South Bay Little: Ready for a Big Change
Names have been changed to insure the privacy of our subjects; all other information is factual.
One autumn, just before Thanksgiving, Sebastian’s mother died of Leukemia. He was four years old. Without knowing his father, who left when he was a baby, Sebastian has grown up living with his grandmother, aunt, and other extended family in a duplex in San Jose, California.
Now 11 years old, Sebastian still misses his mom. “I remember a lot about my mom, she was so nice to me and gave me a lollipop every day and let me eat cookie dough but not too much.” He clings to his mother’s memory, while his father somehow seems even further out of reach, “... I don’t know my dad. I know that he used to beat my mom and drink a lot, I kind of hate him because he did that to my mom.” Sebastian’s concept of his parents is tainted with sadness and anger.
Without both parents, his grandmother has been the stable force in his life. “My grandma is the kindest person and she takes care of me,” muses Sebastian. His grandmother knows that Sebastian needs additional support, enrolling him in the Boy Scouts and local after school services. Recently she reached out to Big Brothers Big Sisters of the Bay Area after hearing about the program from school staff.
She worries about Sebastian because he mostly plays video games alone at home and has had many challenges at school. He’s been threatened with a knife and spit on by classmates. This negative attention is perhaps exacerbated by the fact that kids at school know he has strong reactions so they can easily press his buttons. While friendly with his teacher, he’s easily distracted by peers. He has a lot of energy and likes attention. But he also loses interest in things very quickly. He seems to need more guidance and healthy ways to connect with others.
Sebastian’s grandmother would like him to get out and have someone that he can talk to about any issues going on which he may not feel comfortable speaking about with family. Sebastian understands his grandmother’s hopes for the program “She told me that this program will help me a lot and help me accomplish stuff, it will help me improve my grades; because I am always around the house moping around, trying to find things to do” he explains.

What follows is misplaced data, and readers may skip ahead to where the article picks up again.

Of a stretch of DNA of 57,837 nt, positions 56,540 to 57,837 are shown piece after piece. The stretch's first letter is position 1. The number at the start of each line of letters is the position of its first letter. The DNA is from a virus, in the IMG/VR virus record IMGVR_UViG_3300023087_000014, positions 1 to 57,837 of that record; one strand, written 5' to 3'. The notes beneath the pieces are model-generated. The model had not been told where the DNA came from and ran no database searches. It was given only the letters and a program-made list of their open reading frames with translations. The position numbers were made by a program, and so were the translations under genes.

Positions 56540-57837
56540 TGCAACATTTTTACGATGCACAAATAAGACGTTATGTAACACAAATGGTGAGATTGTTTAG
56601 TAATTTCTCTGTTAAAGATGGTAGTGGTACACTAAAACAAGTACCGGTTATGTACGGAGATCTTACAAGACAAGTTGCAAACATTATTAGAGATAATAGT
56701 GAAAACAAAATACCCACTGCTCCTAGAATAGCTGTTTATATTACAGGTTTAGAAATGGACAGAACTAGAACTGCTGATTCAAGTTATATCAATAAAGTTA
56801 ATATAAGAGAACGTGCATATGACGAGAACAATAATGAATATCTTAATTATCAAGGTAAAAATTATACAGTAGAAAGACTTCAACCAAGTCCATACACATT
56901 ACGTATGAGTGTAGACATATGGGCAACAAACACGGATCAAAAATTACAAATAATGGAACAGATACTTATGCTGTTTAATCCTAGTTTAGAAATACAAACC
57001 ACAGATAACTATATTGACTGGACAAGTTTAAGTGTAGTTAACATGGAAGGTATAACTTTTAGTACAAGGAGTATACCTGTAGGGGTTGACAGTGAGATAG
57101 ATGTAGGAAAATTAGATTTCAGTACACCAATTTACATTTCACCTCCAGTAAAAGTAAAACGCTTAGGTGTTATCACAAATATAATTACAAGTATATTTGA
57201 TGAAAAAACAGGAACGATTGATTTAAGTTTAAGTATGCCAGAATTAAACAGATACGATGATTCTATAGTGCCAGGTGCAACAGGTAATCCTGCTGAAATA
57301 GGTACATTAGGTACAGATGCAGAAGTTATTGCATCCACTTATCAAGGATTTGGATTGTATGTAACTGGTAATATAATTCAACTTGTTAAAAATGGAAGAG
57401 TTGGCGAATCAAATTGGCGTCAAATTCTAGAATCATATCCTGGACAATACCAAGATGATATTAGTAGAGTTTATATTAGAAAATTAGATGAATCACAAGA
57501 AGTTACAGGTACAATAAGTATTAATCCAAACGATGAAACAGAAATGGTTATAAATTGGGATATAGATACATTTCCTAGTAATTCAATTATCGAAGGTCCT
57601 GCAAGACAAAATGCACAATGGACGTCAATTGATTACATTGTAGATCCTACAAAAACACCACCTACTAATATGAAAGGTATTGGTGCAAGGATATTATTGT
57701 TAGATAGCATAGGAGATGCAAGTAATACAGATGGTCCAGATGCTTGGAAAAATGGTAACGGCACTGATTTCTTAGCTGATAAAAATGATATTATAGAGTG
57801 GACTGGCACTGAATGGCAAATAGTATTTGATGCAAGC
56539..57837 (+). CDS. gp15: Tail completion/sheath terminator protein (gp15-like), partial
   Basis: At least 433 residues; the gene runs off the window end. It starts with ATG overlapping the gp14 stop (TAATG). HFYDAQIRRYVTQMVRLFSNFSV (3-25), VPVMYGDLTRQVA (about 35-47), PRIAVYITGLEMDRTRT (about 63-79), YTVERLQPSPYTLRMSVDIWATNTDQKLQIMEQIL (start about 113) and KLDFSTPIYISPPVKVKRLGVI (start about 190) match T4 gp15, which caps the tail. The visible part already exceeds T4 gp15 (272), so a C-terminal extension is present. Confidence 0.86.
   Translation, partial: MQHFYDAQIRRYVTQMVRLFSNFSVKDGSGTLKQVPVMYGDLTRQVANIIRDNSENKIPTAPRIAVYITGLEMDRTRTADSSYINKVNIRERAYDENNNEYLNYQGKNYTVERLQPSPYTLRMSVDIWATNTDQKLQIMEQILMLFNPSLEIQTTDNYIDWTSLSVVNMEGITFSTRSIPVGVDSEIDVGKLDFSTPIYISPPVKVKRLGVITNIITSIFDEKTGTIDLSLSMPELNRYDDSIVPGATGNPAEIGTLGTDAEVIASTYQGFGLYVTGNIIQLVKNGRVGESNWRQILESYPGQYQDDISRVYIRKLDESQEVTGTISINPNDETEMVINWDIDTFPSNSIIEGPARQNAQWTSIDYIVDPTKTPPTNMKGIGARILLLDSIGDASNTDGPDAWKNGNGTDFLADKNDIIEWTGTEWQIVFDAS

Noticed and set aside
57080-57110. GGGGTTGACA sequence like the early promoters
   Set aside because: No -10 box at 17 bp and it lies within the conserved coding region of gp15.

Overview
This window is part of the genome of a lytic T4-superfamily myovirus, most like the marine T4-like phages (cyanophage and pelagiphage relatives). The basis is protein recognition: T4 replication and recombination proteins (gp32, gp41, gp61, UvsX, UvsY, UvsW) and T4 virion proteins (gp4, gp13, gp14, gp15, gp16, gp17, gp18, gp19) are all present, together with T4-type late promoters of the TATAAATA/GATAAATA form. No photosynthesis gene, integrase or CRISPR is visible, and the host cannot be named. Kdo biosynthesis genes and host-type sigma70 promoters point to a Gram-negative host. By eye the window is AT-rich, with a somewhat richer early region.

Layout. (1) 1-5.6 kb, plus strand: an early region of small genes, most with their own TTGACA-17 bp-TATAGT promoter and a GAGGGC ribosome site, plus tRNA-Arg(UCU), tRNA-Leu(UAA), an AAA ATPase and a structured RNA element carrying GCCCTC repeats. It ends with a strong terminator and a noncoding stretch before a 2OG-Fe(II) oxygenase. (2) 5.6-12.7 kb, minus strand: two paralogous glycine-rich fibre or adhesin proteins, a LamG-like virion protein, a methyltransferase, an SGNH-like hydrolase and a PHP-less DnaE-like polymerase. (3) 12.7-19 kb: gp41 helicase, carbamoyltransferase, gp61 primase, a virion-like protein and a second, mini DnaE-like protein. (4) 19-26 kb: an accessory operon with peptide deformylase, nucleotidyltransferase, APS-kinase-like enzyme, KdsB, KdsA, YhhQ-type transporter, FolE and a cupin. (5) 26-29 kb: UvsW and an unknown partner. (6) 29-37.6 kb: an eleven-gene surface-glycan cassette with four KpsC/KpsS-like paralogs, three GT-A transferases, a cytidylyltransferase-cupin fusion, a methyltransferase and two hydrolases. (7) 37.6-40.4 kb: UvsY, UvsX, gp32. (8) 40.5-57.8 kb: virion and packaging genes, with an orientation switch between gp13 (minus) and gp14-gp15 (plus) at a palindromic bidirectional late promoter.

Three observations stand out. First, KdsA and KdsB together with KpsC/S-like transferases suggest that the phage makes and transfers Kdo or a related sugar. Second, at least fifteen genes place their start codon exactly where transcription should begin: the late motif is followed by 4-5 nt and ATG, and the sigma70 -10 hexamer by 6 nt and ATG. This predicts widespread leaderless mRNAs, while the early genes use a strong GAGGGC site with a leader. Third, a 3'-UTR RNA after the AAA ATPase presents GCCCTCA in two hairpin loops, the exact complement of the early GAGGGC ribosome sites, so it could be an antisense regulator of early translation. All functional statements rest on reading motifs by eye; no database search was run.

Excited about the prospect of having a Big Brother, Sebastian is looking forward to trying things he hasn’t done before and wants his future Big Brother to know his interests, “I like to play a lot of video games, football, basketball, riding my bike, and skateboarding… I like shrimp cocktails from Puerto Azul. I like to watch movies and listen to music.” But the excitement is tempered with some hesitation. He wonders what his Big Brother will look like and if he will be safe and secure around him. “I want to know his record, if he is dangerous or not.” He wonders if he can trust this person that he’s never met. He’s uncertain but hopeful.
Strengthened by the knowledge that his family will support him through the process, Sebastian wonders, “What should I tell [a Big Brother] about my family? They are really nice. They will accept him.” This point was further illustrated when, after a two hour interview with Sebastian and his grandmother, she warmly invited Big Brothers and Big Sisters staff to have dinner at her home anytime.
Sebastian is trying to find positive ways to work through his past. He is willing to trust a Big Brother even after his father abandoned him so early in life. And, likely as a way to address his mother’s Leukemia, Sebastian says that he would like to become a doctor that cures cancer when he grows up. These are productive paths forward for him. He just needs help staying on track.
Sebastian says that what makes him special are his freckles. But that’s just on the surface. Looking a little deeper, someone like a Big Brother will get to know the countless ways Sebastian is special. There’s so much potential to make a BIG impact in his life.
If you or someone you know would like to be a South Bay or San Mateo Big Brother please visit BeABigBro.org